In 2016, we wrote an article on Jim McConkey where we mentioned him bringing in his collection of 16mm ski films. At the time, we were unfortunately unable to view them as we did not have the necessary equipment. Well, it has been a long time since 2016 and in the at time we were able to acquire the right equipment for digitizing 16mm film thanks to the support of the Whistler Blackcomb Foundation and have now gone through and digitized Jim McConkey’s collection, finding some very interesting videos.
“Diamond” Jim McConkey was an accomplished ski instructor for many years before he came up to Whistler. Born in Barrie, Ontario in 1926, he quickly fell in love with skiing and moved out west in 1948 to ski the bigger mountains in the Rockies. He worked as the first ski school director in Park City, Utah, and eventually moved to Tod Mountain (now operating as Sun Peaks) to run the ski and rental shop at the mountain. In 1968, he was invited to open his own ski and rental shop in Whistler, as well as running the ski school. He ran the Whistler Mountain ski school until 1980, and the ski and rental shop until 1985. Jim also ran the second heli-ski operation, through Okanagan Helicopters, where he could take clients skiing on the glaciers around Whistler Mountain.
Throughout his career, Jim made lots of ski films in places all over North America, with accomplished filmmakers such as Warren Miller and Douglas Sinclair. In 2016, Jim stopped by the museum and brought with him his collection of old 16mm films, which we were then unable to view. However, the museum recently acquired the RetroScan, a piece of equipment that allows us to scan these 16mm films into a 4k video format and, using some other software as well, we were able to get both the video and the audio off these 16mm films and finally take a look at them.
Jim collected a wide variety of ski films over the years and has films from all over the world. As of right now, we have 12 films digitized from his personal collection, films such as “Marker Ski,” which is footage of the 1977/78 FIS Alpine Ski World Cup that took place in Austria and Germany, specifically at ski resorts such as Garmisch and Kitzbühel, and includes some of the skiing greats, such as Ingemar Stenmark, Phil Mahre, Klaus Heidegger, and Franz Klammer. Other films in his collection range from a Japanese ski team skiing Barbeau Peak, the largest mountain in eastern North America, in a film called “Brilliance of Fantasy,” to instructional ski films such as “Ski the Outer Limits,” “Invitation to Skiing,” and “Ski Total.” He, of course, also left us with some of his ski films that he starred in throughout his career.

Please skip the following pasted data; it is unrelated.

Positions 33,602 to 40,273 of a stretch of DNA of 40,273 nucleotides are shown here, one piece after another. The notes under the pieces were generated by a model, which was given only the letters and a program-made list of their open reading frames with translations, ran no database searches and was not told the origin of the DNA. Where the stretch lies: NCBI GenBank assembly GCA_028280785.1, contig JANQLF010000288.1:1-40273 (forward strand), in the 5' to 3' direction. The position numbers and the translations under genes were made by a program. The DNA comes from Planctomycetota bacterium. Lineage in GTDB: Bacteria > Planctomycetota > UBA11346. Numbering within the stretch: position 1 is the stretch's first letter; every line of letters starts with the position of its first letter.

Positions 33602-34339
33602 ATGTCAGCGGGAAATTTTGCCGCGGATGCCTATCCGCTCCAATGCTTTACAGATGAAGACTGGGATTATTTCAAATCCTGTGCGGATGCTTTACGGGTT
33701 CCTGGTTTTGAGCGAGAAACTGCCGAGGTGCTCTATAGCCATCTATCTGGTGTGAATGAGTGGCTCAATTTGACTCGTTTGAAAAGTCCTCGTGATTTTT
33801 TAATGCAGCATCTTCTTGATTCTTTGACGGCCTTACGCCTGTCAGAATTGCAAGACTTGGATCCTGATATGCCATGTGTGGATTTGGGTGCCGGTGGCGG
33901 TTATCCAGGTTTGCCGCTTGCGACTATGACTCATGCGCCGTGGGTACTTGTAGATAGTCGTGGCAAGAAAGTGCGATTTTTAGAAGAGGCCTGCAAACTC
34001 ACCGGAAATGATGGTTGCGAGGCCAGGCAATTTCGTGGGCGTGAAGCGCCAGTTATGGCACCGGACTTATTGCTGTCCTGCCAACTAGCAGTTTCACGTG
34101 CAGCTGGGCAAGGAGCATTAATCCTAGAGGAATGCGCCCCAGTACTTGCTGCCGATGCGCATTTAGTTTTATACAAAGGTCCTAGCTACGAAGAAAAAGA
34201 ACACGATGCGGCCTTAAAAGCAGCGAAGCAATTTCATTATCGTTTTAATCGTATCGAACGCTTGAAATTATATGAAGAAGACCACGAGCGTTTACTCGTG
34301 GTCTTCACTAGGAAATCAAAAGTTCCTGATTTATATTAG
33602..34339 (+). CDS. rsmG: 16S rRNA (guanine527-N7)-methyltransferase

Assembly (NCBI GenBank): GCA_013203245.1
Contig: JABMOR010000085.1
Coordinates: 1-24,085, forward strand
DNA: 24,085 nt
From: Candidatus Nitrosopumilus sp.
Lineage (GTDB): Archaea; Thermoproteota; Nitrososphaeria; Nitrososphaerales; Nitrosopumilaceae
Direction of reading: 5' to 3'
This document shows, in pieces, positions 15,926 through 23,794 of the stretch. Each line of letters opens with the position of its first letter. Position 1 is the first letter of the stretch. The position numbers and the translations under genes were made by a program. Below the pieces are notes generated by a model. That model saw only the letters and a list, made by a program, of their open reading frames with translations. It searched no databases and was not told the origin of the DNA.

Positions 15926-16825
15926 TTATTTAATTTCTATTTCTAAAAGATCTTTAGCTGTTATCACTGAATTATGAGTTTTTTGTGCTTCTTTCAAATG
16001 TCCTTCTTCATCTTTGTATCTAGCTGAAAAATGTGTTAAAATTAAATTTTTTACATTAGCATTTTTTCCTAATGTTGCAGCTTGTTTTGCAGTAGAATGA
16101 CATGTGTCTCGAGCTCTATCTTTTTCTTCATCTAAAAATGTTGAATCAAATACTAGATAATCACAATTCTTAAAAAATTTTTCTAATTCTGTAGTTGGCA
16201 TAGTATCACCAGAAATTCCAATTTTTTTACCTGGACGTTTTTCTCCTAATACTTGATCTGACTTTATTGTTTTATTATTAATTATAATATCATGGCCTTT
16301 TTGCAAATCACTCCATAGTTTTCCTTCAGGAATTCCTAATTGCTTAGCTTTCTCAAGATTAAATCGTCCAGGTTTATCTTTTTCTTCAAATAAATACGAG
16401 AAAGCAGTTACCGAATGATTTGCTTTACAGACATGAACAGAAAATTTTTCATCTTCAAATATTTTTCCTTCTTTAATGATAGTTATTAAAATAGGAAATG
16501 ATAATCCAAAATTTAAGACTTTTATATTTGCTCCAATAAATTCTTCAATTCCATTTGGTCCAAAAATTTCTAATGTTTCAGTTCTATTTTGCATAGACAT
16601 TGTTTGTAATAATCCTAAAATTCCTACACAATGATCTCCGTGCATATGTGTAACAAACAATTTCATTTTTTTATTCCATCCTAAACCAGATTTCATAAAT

Jim personally starred in quite a few ski films but the ones we have digitized are “Alpine Ski Technique,” “Ski Nanny,” and “Snows of Garibaldi.” “Alpine Ski Technique” is an instructional ski video that was filmed at St. Jovite and Whistler, where Jim is the high mountain expert ski instructor and gives tips on jumping on skis, as well as showing off some great skiing accessed from a helicopter. Earlier in his career, when Jim was still at Tod Mountain, he starred in an episode of journalist Bob Cram’s television show “Ski Nanny,” where Jim takes Bob skiing in some deep powder at Tod Mountain. And finally, we have “Snows of Garibladi,” a Doug Sinclair film, which, according to Jim in a 2022 oral history conducted by the museum, was one of his favourite films to make. In this film, Jim goes heli-skiing with one of his instructors, Guy Barvoets, and it isn’t hard to imagine why this was one of his favourites – the high mountain skiing looks incredible and the aerial shots of Jim and Guy skiing unmarked glaciers are breathtaking. Jim is and always will be one of Whistler’s greatest icons and the footage we’ve seen so far certainly backs this statement up.
Liam McCrorie is one of two summer students working at the Whistler Museum this summer through the Young Canada Works Program.